Springfield teen chosen to represent Missouri in pageant
Maya Hufman spent the first 11 years of her life in a place few people would associate with agriculture. Born in Las Vegas, Nevada, the now 17-year-old makes it her mission to educate others about the value of agriculture.
Maya discovered the depth of her passion for agriculture after moving to Springfield, Mo., with her family in 2014. After getting settled in the Ozarks, Maya’s parents, Matt and Dawn, sought out a 4-H club for Maya, and her brothers, Micah and Zeke.
Through the Shooting Stars 4-H Club, Maya has developed her own livestock projects. She has raised and shown Bantam and Standard chickens, Welsh Harlequin and Ancona ducks, Giant Flemish, Mini Lop and Tan rabbits, and Red Angus cattle.
Maya has won many championship ribbons at the local and state level with her poultry, rabbits and cattle. However, her favorite aspect of showing livestock is the ability to talk about her animals to young fairgoers.
“At the fairs I took out my roosters and animals in order to teach kids coming through,” Maya explained. “I would just talk about it. It came naturally. I was advocating and didn’t even realize I was advocating for agriculture.”
Her natural ability to communicate about the agriculture industry spurred Maya to pursue a much larger stage for her message. Last fall, Maya competed in the Missouri Teen Miss United States Agriculture pageant. Though a newcomer to pageants, Maya had much success. She won the state crown.
The Miss United States Agriculture program promotes the motto, “Teach. Inspire. Advocate.” Judges select winners based on a contestant’s knowledge, poise and interview skills. The program gives women a platform to convey the importance of agriculture.
In June, Maya competed as the reigning Missouri Teen Miss United States Agriculture in the program’s national pageant in Orlando, Fla. After several days of interviews, speeches and competitions, Maya won the national crown of Teen Miss United States Agriculture. “This was my first pageant, and I just really wanted to help people in urban areas understand and appreciate what agriculture does for the country,” Maya commented.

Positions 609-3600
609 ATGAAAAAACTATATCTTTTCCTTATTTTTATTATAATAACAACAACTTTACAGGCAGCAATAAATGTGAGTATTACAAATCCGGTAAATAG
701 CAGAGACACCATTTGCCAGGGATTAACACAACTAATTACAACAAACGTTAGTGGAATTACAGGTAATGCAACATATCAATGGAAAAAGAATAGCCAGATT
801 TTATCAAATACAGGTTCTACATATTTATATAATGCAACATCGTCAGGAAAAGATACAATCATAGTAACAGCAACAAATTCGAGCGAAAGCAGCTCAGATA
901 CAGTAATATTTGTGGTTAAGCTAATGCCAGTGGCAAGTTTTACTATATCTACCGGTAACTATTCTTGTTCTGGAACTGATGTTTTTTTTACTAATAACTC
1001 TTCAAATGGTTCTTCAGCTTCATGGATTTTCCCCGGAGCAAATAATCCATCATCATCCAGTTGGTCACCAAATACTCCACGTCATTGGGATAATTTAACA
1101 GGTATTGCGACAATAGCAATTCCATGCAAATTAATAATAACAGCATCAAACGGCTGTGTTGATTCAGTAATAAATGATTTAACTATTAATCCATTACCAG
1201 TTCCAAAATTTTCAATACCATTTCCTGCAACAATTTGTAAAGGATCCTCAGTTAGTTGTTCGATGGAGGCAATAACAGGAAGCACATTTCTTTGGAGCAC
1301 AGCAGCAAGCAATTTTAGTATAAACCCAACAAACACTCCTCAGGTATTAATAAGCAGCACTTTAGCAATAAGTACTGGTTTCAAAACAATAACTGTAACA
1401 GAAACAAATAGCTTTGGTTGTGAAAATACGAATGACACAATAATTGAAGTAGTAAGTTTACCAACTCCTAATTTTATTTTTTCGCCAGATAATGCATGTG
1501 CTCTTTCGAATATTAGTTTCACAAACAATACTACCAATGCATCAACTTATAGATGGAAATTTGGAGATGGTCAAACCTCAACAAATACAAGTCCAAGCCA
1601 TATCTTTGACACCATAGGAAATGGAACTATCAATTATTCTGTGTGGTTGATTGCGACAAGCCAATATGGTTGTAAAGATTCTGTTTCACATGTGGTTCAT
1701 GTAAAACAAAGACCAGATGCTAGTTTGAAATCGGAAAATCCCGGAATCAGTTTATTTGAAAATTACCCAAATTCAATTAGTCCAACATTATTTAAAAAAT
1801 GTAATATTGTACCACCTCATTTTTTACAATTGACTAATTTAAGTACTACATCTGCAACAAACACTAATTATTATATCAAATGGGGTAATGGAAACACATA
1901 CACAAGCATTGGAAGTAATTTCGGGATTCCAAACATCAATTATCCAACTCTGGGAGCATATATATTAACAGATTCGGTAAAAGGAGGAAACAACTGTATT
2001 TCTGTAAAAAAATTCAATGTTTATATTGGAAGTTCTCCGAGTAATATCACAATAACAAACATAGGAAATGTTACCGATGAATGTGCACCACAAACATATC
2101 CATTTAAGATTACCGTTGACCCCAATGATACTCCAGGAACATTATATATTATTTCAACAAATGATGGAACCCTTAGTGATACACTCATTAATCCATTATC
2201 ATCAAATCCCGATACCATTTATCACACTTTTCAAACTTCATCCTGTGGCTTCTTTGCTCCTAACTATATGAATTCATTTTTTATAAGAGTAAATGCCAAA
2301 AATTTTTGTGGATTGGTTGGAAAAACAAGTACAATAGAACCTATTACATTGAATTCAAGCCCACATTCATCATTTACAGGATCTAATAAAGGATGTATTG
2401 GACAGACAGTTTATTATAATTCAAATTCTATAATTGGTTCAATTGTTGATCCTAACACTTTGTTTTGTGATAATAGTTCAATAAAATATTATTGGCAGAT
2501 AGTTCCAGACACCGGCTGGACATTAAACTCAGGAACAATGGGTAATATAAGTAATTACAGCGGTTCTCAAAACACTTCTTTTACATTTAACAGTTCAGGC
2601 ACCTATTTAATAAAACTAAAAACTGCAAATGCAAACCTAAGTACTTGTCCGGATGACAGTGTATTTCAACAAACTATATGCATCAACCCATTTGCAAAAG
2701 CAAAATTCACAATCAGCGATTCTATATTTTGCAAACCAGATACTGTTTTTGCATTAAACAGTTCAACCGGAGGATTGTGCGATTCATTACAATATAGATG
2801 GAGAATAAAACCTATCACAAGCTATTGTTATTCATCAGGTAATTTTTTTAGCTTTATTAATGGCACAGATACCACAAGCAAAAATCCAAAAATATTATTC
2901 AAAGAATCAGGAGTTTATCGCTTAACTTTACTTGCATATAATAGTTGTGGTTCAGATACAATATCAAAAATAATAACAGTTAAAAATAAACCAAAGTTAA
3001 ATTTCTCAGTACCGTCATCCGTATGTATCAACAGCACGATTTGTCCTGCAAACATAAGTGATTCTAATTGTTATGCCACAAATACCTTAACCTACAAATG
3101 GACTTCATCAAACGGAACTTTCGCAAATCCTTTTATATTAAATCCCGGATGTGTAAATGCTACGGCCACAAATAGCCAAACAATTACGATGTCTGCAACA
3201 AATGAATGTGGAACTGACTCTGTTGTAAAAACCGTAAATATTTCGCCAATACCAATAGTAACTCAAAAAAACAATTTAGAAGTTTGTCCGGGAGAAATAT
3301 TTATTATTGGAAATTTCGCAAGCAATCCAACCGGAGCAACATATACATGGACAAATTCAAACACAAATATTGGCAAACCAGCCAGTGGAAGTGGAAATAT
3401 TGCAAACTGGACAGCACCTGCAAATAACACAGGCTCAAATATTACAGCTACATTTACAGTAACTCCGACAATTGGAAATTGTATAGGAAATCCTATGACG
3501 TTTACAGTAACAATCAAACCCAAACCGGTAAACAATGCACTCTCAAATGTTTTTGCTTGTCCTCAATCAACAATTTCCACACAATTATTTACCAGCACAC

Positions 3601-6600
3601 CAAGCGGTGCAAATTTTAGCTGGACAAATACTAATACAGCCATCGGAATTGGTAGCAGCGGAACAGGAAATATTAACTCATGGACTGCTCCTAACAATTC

Though now she dons a satin sash and jeweled crown when she advocates for agriculture, Maya’s been talking about crops and livestock for years. “If you have the opportunity to buy American-grown beef, then buy it. If you have the opportunity to buy from a local farmer, then do it. These are the people who are truly passionate about feeding you,” Maya said.
Maya and her family live in a city subdivision, yet she has found ways to get involved with livestock. She has raised champion poultry in her backyard. In addition, Maya has bred and raised show-quality Giant Flemish rabbits in her basement.
“A lot of people do not think of rabbits as livestock, they think of rabbits as a pet. But they are livestock and are meant to be used as livestock,” Maya stated.
When friends or fellow homeschool classmates visit, Maya educates them about her Giant Flemishes’ versatility.
“The Giant Flemish are hardy, and thick-boned with a lot of meat. So, they are dual-purpose when it comes to fur and meat,” Maya explained.
Maya has discovered that her rabbits are a way to teach people who are unfamiliar with livestock about different aspects of agriculture. While visitors play with the baby rabbits, Maya explains how she will keep some of the rabbits, show a few of them and sell the rest.
“It’s a cool thing to use the rabbits to teach the basis of farm life, the basics of sorting through your stock and the keep/cull process,” Maya said.
Three years ago, with the help of a family friend from church, Maya expanded her livestock projects to include cattle. Scott Martin, owner of Sac River Land and Cattle Company, taught Maya how to select, train and show Red Angus cattle. In the spring and summer, Maya works daily with her show cattle at Sac River Land and Cattle Company.
In addition to her involvement with livestock, Maya has held leadership positions in numerous organizations. Her roles have included Shooting Stars 4-H Club president, vice-president and secretary; Greene County 4-H Teen Council vice president; and member of the Missouri Junior Red Angus Advisory Committee. Maya serves on a leadership team at her church, Central Assembly of God and as a volunteer at Convoy of Hope.
Maya has grown up in a family that has been active in fostering children for the last 10 years.
After attending college and studying agriculture, Maya’s goal is to own a Red Angus ranch that she can use as an outreach for foster children.